Monday, November 22, 2010

Consent and Boundaries

By NFS

To me, consent is getting and giving permission to do something that may make anyone uncomfortable or a way to offer help that may or may not be needed. Consent can be given for a range of activities, such as holding the door for someone to hugging to getting intimate. A lot of people don't realize how big of a deal consent can be, or rather, how big of a deal crossing a consent boundary can be. They also don't realize how easily it could be prevented in the first place.

The key thing about consent is communication. This not only means verbally talking about it, but being able to read body language and even noticing the differences in people's tone of voice when they speak. I know this sounds fairly intense, but anyone can do it. Remember: where there's a will, there's a way. Talking about consent can be a bit intimidating in any situation, more so in an intimate one, but it's to better improve the time and activities shared for all involved. Trust me, it pays off!

Think of a time when someone did something that made you think, 'Did they really just do that? Couldn't they have asked if it would be okay to do that?' How did it make you feel? Did it ruin the rest of the time you shared with that person afterward? Most importantly, did you tell them how it made you feel? A lot of people don't realize that they should say something when a boundary of theirs has been crossed. This is also where communication comes into play, especially in a more involved relationship, such as a one with a best friend or lover. It may be scary to stand up for yourself and say, "Hey, I really didn't appreciate when you did this without asking," or, "You know, I really wish that you had talked to me before you did this," but unless you actually tell them, they'll never know and may continue to cross boundaries. Some people are afraid that saying, "No," or refusing a proposal of any sort might cause problems with the relationship they have with the other parties involved. But what's more important? Keeping quiet and uncomfortable to save the relationship, or standing up for yourself even if it means losing the relationship? I'm hoping that all reading this chose the latter.

So that touches base a bit more with familiar people, but what about consent with people you hardly know or don't know at all? It still works the same! Sure it might come off as awkward (and potentially pretentious) to let someone new know that something they did or said has made you uncomfortable but, again, if you do not inform them that a line has been crossed, they won't know and may continue to do so. It may also seem silly to ask, "Can I give you a hug?" but it definitely shows that you respect this new person, and the majority of the time they will really appreciate the gesture. If they don't, then most likely they are either uninformed to the concept of consent, or they choose not to embrace the concept which could lead to problems later on.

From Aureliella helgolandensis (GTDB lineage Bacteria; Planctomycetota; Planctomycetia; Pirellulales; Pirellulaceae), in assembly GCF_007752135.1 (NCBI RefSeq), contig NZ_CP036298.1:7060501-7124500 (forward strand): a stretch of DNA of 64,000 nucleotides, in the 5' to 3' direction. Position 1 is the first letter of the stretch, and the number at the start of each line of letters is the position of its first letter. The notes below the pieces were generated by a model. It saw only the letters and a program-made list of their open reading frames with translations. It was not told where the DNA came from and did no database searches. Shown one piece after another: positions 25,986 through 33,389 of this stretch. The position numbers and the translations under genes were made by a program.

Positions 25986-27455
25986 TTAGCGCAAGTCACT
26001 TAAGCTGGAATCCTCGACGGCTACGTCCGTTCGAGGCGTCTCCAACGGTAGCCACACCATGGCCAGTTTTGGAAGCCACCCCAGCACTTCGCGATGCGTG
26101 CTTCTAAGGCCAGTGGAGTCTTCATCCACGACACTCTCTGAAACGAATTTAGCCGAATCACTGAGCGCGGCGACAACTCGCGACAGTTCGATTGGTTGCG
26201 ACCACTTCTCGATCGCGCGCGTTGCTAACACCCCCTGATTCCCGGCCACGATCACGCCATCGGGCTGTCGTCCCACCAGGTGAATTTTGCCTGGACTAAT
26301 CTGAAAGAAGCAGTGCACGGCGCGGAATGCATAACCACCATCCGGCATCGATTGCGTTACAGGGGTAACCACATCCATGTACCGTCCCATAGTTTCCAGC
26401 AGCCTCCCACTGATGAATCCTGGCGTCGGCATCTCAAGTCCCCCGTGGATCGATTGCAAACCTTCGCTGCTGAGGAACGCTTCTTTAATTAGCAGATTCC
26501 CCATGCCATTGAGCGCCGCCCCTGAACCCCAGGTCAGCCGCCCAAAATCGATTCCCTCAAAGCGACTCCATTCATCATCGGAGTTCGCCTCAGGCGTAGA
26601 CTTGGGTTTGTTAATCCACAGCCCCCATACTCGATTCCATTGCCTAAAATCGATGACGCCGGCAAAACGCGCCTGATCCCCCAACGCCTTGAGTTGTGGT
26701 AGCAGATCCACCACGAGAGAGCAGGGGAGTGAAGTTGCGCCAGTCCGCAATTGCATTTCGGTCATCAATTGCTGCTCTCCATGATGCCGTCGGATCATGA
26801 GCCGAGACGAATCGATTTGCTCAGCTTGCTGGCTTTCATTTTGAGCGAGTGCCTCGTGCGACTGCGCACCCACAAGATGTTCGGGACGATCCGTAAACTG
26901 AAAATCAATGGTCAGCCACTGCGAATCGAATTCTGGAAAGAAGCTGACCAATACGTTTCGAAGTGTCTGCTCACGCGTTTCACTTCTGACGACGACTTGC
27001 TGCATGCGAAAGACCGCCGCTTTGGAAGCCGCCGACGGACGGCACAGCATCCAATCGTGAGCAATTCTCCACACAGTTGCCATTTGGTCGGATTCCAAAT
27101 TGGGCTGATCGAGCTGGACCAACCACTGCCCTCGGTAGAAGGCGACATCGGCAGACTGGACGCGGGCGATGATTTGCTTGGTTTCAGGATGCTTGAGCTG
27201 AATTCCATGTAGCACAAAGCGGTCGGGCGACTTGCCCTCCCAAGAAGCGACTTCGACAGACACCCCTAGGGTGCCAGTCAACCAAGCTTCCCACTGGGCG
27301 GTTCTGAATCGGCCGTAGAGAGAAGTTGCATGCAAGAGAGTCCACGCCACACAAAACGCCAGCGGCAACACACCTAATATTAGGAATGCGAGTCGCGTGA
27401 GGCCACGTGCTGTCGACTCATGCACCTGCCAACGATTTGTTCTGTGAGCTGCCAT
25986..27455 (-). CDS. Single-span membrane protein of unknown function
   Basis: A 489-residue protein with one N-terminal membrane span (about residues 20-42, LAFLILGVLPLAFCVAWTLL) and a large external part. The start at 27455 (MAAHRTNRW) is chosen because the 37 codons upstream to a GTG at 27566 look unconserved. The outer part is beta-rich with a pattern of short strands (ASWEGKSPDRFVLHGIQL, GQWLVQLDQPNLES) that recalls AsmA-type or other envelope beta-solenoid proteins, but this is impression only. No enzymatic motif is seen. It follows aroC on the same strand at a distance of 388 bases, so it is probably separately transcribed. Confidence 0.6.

During the process of writing this, I was talking to a friend of mine who thought I should mention briefly, in detail, on how consent works with an intimate partner. Specifically, they asked me, "How does asking for consent work with each step? From kissing to touching to, well, you know?" My advice for this is to have a talk with the person that you're becoming involved with first. Discussing personal boundaries you and them have is a good way to start. The zine that was linked before has a great section with multiple ways to initiate such a conversation. My favorite one that I came across there was, "So, I make it a priority to be upfront with people (especially with people who I care about)..." From there you can talk about your own boundaries, and then prompt them for theirs. If they aren't willing to open up right away, it's okay. Some people are highly sensitive when it comes to these kinds of things and they may want to build trust before they can even think about talking of such a topic.

Now, being able to sit down and talk beforehand would be an ideal situation, but sometimes things can move really fast, such as meeting someone on a night out. Don't ever, ever, EVER hesitate to pause the action to talk about boundaries and consent! "I'm really into you, but before we go any further I want to check in about a couple of things..." or, "I really like you, but I have some things I want to discuss before we continue..." are good ways to do so, followed by what you feel comfortable doing at that point in time with them. Then if you plan on continuing to be intimate with them, you can have a more in-depth boundary conversation later.

Keep in mind that while you are in the middle of things, it is perfectly fine for you (or them!) to say if something makes you uncomfortable, or if you really like something. Some people have a safe word system in place where if something makes them uncomfortable, they just say a word (which is predetermined beforehand) and the other person will stop whatever it is that they are doing. You can also use the same type of system if you really like something and would want more of it. Again, it would be a predetermined word discussed beforehand.

Also, there is no problem with asking, "Is this okay/do you like this?" or, "Can I touch you here?" It's better to ask and get a positive answer than to not ask and have crossed a boundary!

And the last rule of thumb that I keep when it comes to consent is to always, always, ALWAYS ask permission before touching someone you are not close to (and even at times with people you are close to)! Failing to do so can cause issues and potentially drama. On the flip side, don't ever, ever, EVER hesitate to let someone know if they have made you uncomfortable by touching you, or even by the things they may say! Everyone has the right to exist comfortably in any space.

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